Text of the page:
The wild population of Dalmatian Pelicans (Pelecanus crispus) accounts for some 15 000 birds, which breed mostly in Asia and less in Europe. Therefore, there are not many sites in Europe, where these magnificent birds can be observed.
About 100 pairs of this globally threatened species nest in the Srebarna Lake (UNESCO heritage site), Northeastern Bulgaria.
At the same time, near 500 Dalmatian Pelicans typically winter in several Bulgarian lakes and reservoirs, where they can be successfully photographed. However, the Lake of Kerkini in Greece undoubtedly remains the best Dalmatian Pelican observation and photography site.
The lake is located only 10 km away of the border with Bulgaria and 30 km away from the border site. It is closer to Sofia (some 3 hours drive) than to Athens and is a favorite destination for the most of the Bulgarian wildlife photographers.
The closest international airport is the Thessaloniki Airport.
Impressive number of birds of various species can be observed throughout the year, yet the Dalmatian Pelican remains the most attractive species for both photographers and birdwatchers.
About 100 pairs of Dalmatian Pelicans nest on specially constructed platforms inside the lake. They remain in the lake during the winter, joined by additional pelicans- mainly from lake Prespa. The Pelicans generally change their behavior and favorite foraging sites depending on the particular climatic conditions and human presence.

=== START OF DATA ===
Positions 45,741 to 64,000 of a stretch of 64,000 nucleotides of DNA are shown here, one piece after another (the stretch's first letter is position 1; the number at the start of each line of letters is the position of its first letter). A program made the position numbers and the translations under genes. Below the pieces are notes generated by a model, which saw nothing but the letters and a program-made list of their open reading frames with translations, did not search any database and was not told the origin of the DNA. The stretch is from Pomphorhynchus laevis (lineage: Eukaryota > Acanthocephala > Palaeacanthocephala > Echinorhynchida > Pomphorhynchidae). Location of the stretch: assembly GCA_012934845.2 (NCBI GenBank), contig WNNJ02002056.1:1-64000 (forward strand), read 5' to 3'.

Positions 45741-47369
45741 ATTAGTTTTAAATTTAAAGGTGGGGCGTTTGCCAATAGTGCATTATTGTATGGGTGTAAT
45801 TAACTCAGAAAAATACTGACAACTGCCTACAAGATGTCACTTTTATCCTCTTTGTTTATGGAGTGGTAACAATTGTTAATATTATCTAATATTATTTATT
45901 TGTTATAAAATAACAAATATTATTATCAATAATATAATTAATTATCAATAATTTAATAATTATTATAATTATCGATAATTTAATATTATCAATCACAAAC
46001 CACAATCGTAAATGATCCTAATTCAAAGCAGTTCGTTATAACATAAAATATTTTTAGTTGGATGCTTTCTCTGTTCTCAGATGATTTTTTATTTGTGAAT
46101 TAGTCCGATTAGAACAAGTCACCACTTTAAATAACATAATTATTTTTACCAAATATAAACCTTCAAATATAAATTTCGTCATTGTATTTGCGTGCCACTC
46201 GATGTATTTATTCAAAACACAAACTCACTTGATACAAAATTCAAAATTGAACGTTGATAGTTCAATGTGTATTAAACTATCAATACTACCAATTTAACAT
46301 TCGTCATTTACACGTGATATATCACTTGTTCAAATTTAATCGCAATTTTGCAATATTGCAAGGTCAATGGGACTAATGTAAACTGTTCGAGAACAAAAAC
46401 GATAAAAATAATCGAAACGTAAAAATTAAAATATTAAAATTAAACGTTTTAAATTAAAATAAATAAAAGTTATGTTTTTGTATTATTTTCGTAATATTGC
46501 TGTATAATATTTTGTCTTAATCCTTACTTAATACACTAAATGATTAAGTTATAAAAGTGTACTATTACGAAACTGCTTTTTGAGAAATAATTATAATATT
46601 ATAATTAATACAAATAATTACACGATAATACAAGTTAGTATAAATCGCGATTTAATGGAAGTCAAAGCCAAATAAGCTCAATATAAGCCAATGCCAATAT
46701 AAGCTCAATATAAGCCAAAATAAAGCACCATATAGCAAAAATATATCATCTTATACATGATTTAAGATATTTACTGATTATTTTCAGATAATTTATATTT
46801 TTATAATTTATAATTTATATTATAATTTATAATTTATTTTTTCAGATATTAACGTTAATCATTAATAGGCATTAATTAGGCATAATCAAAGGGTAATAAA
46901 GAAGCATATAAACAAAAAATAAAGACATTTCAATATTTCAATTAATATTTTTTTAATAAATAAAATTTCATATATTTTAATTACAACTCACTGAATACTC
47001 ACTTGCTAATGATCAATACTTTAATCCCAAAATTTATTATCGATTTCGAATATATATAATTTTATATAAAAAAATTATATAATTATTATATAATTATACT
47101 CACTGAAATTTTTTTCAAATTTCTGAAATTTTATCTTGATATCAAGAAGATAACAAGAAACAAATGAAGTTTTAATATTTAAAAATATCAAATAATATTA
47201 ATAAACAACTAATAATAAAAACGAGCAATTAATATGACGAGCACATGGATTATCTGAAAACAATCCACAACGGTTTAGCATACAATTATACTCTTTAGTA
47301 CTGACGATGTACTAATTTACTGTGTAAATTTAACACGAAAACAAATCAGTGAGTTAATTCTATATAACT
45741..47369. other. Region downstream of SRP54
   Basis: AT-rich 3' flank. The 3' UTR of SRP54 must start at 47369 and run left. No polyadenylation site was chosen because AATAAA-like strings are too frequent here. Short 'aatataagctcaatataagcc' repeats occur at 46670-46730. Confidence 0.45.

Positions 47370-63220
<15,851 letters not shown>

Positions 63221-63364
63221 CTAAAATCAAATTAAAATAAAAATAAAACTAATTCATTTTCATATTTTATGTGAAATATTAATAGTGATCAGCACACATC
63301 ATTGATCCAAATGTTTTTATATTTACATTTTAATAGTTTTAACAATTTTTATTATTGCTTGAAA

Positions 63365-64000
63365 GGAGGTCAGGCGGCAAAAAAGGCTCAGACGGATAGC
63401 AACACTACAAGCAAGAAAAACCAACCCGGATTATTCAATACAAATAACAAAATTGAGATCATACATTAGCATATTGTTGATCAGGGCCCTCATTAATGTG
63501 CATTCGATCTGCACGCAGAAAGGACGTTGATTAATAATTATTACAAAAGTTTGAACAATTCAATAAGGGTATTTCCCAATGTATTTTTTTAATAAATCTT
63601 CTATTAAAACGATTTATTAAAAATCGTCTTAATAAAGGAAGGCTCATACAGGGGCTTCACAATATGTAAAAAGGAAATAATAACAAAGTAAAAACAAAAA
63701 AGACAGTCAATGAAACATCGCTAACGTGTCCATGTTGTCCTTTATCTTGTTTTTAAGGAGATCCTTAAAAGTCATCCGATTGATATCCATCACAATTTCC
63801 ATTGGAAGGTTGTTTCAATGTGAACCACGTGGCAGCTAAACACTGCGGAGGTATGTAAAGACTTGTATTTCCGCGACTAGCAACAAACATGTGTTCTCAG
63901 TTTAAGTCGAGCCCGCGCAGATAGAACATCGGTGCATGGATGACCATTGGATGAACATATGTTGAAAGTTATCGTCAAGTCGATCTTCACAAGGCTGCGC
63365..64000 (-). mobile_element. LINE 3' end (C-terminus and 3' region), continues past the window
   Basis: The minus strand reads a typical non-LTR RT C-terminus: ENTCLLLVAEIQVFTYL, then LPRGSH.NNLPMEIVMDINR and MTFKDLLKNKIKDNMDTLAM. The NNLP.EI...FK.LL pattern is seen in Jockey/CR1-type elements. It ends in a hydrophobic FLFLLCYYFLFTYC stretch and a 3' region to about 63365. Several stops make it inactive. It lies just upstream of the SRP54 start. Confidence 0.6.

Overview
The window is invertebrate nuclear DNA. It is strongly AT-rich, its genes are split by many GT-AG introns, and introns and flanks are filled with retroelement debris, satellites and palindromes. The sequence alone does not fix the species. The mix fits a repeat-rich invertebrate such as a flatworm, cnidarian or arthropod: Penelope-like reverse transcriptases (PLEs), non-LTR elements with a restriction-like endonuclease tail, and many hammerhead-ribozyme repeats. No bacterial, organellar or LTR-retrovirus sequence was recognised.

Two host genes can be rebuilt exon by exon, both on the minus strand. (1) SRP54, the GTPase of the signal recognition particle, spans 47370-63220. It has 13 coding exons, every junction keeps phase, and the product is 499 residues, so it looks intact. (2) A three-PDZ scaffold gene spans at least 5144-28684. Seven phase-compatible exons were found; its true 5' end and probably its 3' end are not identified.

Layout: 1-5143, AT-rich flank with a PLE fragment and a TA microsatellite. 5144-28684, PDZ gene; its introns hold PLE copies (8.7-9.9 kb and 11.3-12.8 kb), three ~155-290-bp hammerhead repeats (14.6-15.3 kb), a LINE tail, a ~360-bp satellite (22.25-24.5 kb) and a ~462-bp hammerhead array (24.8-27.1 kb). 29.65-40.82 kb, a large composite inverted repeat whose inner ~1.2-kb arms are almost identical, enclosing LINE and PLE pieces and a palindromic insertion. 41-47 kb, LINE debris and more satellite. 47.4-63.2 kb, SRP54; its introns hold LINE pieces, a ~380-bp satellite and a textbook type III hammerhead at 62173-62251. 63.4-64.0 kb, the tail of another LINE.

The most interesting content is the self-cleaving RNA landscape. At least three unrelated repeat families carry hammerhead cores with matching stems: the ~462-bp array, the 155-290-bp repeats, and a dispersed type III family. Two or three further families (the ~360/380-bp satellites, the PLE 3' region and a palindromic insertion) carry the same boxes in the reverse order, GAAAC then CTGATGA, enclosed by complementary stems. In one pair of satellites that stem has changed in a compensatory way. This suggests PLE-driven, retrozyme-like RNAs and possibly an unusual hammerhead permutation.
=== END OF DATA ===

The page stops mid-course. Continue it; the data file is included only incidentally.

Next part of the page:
The following information would probably be of interest for the bird photographers:
Best period for photography
From the second part of January until mid March. The Pelicans are then in their brightest and most impressive breeding plumage. Fishing is also allowed in this period and the most successful way to approach the Pelicans is to stay where the fishing nets are. In April fishermen retreat while Pelicans raise chicks and the birds are generally more cautious and difficult to photograph.
In winter Pelicans can be observed in various sites of the lake and with a little bit of luck, they can be closely approached. Yet the Pelicans in the Southwestern part of the Lake, where fishermen locate their nets are the most “human-tolerant” ones. There is an option to rent a boat to approach and lure the Pelicans with fish, yet the best pictures I have ever seen (and taken) have been taken from the shore. At the side, during clear sunny days (as most of the days here are) the most pleasant light for shooting appears after 2 pm. However make sure to stay around for the entire day. The Pelicans remain just as magnificent in foggy or cloudy days and you can unleash your creativity, experimenting with your photo equipment and skills.
The Pelicans of Kerkini provide the unique opportunity of using an extremely wide variety of lenses - from super wide-angle to super telephoto lenses.
The small flocks of Dalmatian Pelicans are often accompanied by single White Pelicans, Pygmy Cormorants, Common Cormorants, Coots and Gulls contributing to the overall excitement and colour.
Typically our winter workshops combine several days with the Pelicans of Kerkini with photography of Golden Eagles and other species, such as Long-eared Owl , small raptors, Woodpeckers and other song birds. The workshops also provide for picturesque landscape photography as an additional opportunity. .
Great experience with the Dalmatian’s
Jan. 28, 2011